With record numbers of companies entering administration, unseen since the 2008 financial crisis, coupled with government intervention in the form of furlough schemes and business support grants, how and why did some companies experience record levels of growth during Covid-19? And what can we expect to see next?
As many business leaders can attest, the key to a successful and sustainable model is a solid set of foundations; with recent events testing one such foundation above all else…the ability to adapt to change.
When the global pandemic first surfaced, very few could have predicted the scale, duration, and lasting impact it would leave on us. Many lost livelihoods, businesses we’re starved of cash, and new health & safety procedures we’re being designed around the clock.
Now, three years on, some could argue the economy is beginning to settle into the ‘new normal’. Brands are once again evolving to accommodate the latest wave of consumer expectations, confidence is on the up, and the dust is beginning to settle in the battle between e-tail and retail.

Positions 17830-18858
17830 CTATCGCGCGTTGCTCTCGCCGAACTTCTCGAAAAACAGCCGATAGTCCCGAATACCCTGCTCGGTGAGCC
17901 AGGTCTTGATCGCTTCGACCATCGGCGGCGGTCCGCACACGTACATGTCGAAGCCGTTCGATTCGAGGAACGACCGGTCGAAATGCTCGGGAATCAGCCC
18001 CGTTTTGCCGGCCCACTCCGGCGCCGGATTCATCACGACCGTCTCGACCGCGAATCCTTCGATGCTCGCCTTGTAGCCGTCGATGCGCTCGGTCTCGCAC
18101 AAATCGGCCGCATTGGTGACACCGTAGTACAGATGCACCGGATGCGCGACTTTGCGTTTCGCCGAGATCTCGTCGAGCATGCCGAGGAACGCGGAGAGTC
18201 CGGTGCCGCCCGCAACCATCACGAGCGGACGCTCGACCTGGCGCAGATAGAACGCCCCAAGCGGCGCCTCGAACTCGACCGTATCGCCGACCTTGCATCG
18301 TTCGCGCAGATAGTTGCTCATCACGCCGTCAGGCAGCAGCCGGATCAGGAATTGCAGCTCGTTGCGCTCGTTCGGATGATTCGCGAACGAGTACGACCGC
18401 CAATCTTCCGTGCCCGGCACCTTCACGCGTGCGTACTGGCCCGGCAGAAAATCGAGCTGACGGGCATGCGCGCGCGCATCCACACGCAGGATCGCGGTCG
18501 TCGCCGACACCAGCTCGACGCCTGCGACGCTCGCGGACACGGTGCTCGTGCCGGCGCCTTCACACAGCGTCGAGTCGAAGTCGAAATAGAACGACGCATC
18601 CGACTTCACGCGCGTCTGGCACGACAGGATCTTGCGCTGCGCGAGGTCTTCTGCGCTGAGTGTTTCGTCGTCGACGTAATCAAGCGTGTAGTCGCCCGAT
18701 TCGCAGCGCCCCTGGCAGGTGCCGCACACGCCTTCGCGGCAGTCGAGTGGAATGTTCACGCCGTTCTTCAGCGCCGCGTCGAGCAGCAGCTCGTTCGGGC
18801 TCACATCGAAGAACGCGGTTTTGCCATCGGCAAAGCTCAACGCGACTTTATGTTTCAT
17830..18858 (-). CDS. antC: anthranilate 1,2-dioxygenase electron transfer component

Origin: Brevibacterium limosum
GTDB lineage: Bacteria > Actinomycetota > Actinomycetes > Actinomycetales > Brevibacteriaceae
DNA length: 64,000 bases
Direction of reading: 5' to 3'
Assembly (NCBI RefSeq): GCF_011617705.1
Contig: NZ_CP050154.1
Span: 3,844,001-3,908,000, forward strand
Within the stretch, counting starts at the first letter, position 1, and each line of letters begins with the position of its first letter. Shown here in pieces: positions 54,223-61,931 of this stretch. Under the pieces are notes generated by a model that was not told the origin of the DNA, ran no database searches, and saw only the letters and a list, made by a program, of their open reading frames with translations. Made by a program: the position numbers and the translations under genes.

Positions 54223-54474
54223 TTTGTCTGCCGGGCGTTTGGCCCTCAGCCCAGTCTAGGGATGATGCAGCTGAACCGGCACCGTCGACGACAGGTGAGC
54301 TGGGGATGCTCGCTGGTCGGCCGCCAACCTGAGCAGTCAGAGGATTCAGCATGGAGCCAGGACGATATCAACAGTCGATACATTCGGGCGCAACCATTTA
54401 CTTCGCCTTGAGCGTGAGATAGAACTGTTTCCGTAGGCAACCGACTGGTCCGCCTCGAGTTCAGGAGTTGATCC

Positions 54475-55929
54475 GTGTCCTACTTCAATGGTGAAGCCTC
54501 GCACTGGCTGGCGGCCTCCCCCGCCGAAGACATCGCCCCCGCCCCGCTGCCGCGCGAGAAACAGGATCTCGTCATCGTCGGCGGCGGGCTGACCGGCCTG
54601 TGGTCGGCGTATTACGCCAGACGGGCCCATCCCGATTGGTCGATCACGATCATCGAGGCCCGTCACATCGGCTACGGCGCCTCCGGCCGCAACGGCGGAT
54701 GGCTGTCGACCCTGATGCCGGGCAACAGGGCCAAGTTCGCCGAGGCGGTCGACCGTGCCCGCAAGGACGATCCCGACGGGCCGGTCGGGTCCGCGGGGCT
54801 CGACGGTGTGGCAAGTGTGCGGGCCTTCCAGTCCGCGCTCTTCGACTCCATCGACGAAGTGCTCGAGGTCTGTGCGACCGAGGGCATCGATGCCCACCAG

But what exactly are consumers expecting from brands? Why did some thrive during the pandemic? And what does the ‘new normal’ even look like?
MacGregor Black takes a closer look at how companies have successfully adapted their business models and are continuing to do so in a post-pandemic economy.
From Surviving to Thriving
At the height of the pandemic, communities worldwide rallied together, key workers we’re celebrated as national heroes, and in true wartime fashion, companies in all corners of the globe rapidly converted their operations in a bid to cover us head to toe in PPE.
Today, although the dust may well have settled and we no longer find ourselves staring down the barrel of a global epidemic, the value of acting with an increased level of consciousness has not been lost on the every-day consumer…
Studies show that one such pre-pandemic trend is once again blossoming. Consumers are once again favouring brands that are conscious of their social, environmental, and economic impact. Research conducted by global professional services company, Accenture, found that a whopping 72% of shoppers are focusing more on limiting food waste, 68% are shopping more health-consciously and 66% of people are actively making more sustainable choices when purchasing, and will continue to do so.